A Question about Croquet's Philosophy...
David P. Reed
dpreed at reed.com
Tue Jan 7 15:10:05 UTC 2003
This is a useful discussion.
The main point about Croquet is that the default is interactive
sharing, rather than the personal computer default of no sharing.
Starting from that default, the goal is to discourage and prevent, if
possible, harmful interactions.
But it isn't possible to distinguish at a low level in the system
what is harmful and what is not.
In the context of a highly adaptive distributed system, linking cause
and effect is not a local computation. So there *will* be actions
that I can take that fall into two classes:
a) they will affect others in ways that any local test cannot
predict, yet I can control to do
b) they will affect others in ways that any local test cannot
predict, nor can I be aware
of their potential for harm.
The "system" (that is Croquet) cannot provide such protection. So
"rules of the road" must be developed for users and for code added by
users. Code in the system can assist in deploying such rules and
using them to deter bad behavior or limit its effects.
The sensible rules of the road in a system that is about behavior,
not documents, and interaction, not storage, are yet to be discovered.
So for example, if my Avatar punches your Avatar, is that bad? Or
isn't it much worse if my Avatar misleads your Avatar?
Thes are contextual, social things.
At 03:26 PM 1/7/2003 +0100, Andreas Raab wrote:
>My feeling here is essentially that there have to be some rules of what
>people can and can not do with Croquet. The most important one (which we
>will have to enforce) is that you can "do what you want to yourself"
>(including crashing your machine if you like ;-) but not "to" others.
>This is what David was referring to with the name space architecture -
>in effect it means that I can ship any code I want to you but it will
>not (it MUST not) harm your machine or your work in any "direct" way.
>However, the name space architecture does not enforce the kind of
>"social protection" that you refer to. For example, it may not prevent
>me from making a script that spies on you by simply following you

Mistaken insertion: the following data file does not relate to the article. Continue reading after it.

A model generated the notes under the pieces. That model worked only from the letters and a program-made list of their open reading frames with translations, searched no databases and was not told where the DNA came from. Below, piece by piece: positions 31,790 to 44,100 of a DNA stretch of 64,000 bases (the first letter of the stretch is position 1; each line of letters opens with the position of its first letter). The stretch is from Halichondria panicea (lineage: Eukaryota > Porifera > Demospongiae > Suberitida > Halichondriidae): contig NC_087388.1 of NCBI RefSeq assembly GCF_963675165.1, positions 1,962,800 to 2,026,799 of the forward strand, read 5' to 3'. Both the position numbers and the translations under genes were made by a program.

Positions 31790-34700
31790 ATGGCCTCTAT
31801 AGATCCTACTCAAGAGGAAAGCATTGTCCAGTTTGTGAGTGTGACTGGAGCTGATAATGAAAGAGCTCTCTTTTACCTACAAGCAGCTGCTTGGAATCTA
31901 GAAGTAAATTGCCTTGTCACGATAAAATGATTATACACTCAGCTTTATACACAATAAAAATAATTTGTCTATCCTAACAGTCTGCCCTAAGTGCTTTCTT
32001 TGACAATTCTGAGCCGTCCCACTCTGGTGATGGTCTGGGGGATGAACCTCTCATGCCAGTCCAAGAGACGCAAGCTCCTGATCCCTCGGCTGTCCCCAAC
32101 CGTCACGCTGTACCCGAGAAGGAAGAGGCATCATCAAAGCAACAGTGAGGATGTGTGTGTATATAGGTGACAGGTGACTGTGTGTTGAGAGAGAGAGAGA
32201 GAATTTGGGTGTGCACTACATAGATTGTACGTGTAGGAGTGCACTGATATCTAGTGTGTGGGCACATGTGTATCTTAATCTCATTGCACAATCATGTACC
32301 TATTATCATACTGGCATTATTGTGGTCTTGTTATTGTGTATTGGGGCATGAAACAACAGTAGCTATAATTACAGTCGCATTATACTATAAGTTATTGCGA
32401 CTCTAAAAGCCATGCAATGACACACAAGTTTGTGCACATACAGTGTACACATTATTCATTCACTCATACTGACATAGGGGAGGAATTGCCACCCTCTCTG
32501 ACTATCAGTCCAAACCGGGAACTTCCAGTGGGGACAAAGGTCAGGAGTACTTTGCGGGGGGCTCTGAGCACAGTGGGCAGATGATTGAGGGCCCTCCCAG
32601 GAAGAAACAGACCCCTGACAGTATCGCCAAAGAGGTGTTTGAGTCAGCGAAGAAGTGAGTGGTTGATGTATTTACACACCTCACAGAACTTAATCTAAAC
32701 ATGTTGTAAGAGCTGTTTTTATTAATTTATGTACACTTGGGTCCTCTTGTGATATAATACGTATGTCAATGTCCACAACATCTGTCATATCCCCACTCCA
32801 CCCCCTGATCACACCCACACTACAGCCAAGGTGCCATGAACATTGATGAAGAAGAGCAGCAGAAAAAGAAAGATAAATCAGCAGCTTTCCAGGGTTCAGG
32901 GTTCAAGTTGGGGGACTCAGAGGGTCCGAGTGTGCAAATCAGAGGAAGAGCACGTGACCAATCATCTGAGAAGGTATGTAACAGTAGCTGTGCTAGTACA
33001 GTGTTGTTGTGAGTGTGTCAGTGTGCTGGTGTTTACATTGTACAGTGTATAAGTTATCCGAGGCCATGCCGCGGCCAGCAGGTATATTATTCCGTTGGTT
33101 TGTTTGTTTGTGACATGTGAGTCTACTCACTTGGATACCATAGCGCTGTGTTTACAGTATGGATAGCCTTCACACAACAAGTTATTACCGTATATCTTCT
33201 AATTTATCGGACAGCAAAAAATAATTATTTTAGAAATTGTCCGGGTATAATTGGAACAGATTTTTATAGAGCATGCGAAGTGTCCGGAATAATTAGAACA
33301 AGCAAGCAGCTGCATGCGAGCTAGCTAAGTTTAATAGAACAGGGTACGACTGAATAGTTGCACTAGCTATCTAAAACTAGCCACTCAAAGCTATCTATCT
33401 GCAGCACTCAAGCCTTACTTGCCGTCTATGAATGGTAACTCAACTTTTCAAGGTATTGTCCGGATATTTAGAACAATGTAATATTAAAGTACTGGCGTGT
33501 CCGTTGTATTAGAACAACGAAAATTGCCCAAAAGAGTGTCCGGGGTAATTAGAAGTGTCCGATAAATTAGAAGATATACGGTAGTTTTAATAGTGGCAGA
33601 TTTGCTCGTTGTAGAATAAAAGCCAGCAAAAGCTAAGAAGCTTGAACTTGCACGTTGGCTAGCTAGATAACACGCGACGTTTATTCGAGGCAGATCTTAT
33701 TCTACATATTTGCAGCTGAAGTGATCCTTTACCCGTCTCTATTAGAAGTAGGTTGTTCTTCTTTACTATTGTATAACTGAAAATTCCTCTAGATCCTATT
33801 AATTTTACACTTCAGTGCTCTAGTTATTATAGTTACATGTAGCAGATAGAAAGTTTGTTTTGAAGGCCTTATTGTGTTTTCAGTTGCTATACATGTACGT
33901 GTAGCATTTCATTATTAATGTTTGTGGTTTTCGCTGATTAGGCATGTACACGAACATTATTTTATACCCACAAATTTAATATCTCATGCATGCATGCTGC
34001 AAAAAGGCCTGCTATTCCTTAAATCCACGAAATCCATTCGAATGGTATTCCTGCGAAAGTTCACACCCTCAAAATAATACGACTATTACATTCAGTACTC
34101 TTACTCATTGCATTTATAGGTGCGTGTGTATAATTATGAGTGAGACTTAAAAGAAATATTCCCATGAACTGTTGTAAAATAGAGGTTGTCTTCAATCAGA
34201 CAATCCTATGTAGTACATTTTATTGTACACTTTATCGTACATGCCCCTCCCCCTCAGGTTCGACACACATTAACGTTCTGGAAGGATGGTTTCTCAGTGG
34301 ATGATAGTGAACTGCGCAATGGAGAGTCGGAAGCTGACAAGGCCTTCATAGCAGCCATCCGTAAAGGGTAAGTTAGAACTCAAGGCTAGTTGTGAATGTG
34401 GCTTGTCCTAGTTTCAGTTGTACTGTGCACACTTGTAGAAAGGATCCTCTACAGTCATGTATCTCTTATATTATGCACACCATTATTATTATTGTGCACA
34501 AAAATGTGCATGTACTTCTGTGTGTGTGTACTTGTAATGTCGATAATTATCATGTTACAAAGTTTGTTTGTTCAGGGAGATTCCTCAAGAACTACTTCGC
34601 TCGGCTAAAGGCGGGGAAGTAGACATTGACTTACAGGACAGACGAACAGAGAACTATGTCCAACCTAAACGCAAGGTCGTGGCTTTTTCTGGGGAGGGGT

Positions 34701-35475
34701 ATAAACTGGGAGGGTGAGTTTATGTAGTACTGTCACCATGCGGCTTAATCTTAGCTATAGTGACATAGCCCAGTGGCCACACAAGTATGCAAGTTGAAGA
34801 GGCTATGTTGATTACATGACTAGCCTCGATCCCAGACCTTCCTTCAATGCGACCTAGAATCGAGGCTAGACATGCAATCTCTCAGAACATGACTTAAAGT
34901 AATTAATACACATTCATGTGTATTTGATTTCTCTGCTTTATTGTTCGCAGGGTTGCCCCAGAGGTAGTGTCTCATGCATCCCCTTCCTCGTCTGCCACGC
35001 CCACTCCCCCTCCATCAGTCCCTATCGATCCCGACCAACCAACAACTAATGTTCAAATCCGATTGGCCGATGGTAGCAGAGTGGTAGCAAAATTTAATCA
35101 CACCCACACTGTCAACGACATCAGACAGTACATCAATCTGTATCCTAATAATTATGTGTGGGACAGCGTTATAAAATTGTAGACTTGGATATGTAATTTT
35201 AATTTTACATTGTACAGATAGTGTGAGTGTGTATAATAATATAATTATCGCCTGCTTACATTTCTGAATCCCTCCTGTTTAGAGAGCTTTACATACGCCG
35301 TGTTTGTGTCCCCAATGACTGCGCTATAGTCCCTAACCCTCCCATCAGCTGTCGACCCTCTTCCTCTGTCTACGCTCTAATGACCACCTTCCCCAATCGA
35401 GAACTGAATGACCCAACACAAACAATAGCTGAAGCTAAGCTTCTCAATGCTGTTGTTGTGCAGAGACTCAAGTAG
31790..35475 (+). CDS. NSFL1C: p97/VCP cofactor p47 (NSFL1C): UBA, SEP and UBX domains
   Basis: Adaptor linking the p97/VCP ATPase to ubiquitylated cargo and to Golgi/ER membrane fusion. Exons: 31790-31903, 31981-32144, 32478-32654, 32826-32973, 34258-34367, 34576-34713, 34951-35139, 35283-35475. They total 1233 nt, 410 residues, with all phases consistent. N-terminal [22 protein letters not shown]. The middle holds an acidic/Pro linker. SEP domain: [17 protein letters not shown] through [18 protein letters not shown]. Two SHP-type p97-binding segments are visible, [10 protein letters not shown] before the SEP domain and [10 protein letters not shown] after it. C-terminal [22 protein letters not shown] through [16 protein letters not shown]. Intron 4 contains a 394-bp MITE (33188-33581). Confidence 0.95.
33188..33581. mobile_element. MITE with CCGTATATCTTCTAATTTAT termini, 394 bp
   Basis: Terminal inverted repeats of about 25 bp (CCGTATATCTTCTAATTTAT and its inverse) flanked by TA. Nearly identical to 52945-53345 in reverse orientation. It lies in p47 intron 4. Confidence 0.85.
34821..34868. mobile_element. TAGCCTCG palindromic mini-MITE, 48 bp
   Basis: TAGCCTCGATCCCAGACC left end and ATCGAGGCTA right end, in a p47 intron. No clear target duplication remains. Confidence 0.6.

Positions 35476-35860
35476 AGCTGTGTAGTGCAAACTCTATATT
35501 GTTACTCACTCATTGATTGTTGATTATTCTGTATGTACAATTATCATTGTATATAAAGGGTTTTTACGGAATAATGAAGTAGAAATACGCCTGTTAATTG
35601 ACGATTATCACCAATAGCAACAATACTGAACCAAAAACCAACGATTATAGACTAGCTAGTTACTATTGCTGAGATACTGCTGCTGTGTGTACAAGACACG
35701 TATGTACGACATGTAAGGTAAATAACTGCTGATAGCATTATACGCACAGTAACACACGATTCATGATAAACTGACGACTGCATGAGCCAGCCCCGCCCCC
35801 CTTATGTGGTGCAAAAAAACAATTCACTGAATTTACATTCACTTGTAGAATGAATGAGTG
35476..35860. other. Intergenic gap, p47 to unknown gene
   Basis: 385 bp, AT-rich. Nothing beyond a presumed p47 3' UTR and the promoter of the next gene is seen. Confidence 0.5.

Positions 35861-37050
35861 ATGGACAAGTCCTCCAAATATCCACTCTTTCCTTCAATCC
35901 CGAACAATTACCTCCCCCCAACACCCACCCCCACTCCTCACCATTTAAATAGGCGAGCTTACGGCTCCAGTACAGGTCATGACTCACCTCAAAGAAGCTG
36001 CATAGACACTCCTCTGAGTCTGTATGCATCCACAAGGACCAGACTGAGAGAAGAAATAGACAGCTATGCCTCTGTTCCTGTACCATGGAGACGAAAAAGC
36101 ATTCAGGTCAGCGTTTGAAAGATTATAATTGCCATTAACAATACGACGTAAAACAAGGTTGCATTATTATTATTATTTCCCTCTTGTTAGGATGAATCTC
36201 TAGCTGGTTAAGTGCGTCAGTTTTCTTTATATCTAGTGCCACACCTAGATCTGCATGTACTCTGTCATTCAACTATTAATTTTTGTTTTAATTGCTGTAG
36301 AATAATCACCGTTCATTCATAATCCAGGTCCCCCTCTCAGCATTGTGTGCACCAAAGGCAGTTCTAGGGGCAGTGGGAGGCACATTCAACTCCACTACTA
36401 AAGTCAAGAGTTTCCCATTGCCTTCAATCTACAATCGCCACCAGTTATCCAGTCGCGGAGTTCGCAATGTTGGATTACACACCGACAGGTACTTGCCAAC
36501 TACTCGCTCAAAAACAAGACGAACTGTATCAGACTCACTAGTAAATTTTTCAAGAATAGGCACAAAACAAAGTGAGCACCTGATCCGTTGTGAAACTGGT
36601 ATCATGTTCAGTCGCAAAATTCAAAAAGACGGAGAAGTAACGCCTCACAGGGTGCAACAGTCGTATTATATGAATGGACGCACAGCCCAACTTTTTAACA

>around, see where you go and what you like to do - this is exactly the
>kind of stuff that for example Sen. Fritz Hollings tries to protect with
>the so-called "online personal privacy act" - see for example
>In order to be able to cope with these issues a much more fine-grained
>control about the authority I wish to grant some other (code or person)
>in Croquet - and that's the place where many of the arguments that are
>discussed at www.erights.org are highly relevant. So my essential
>feeling here is that we have to have a two-level approach here. One that
>enforces "basic security" (which really means that it makes sure your
>system is not compromised) and one that is able to deal with (err...
>this sounds weird even to a non-native speaker but I don't know a better
>term...) "social security" in the way that gives other people directly
>or indirectly access to your environment and any kind of personal
>Some of this may (in fact, WILL) limit what you can do with the "always
>visible, always accessible" code/data on your machine, at least as far
>as remote representations of that code or data are concerned. There
>_will_ be objects that are never being shipped to a remote place (for
>example your credit card info) but only be provided for certain
>transactions (again, www.erights.org has lots of information in
>particular about the way financial transactions need to work in a secure
> - Andreas
>> -----Original Message-----
>> From: Darius Clarke [mailto:darius at inglang.com]
>> Sent: Tuesday, January 07, 2003 3:08 AM
>> To: andreas.raab at squeakland.org;
>> Kim.Rose at viewpointsresearch.org; alan.kay at squeakland.org;
>> dastrs at bellsouth.net; dpreed at reed.com
> > Subject: RE: A Question about Croquet's Philosophy...
>> Thank you for the rapid & accurate reply!
>> While the original Alan quote was regarding the OS wars & I
>> seemed to allude to
>> Open Source (in total) as being flawed, that debate really
>> doesn't worry me.
>> The argument by analogy seemed to confuse my question as well.
>> Perhaps I should have said more specifically in a "late
>> bound, collaborative
>> environment, where all symbols & code are visible and
>> accessible at run
>> time"... any mouse can roar - as well as squeak.
>> It's the social engineering that our youth are so adept at
>> (and have time for)
>> that worries me, not Croquet's technology.
>> By the way, I really want Croquet & Squeak to succeed and
>> fully meet your
>> aspirations for them, especially in self motivated learning
>> for our youth.
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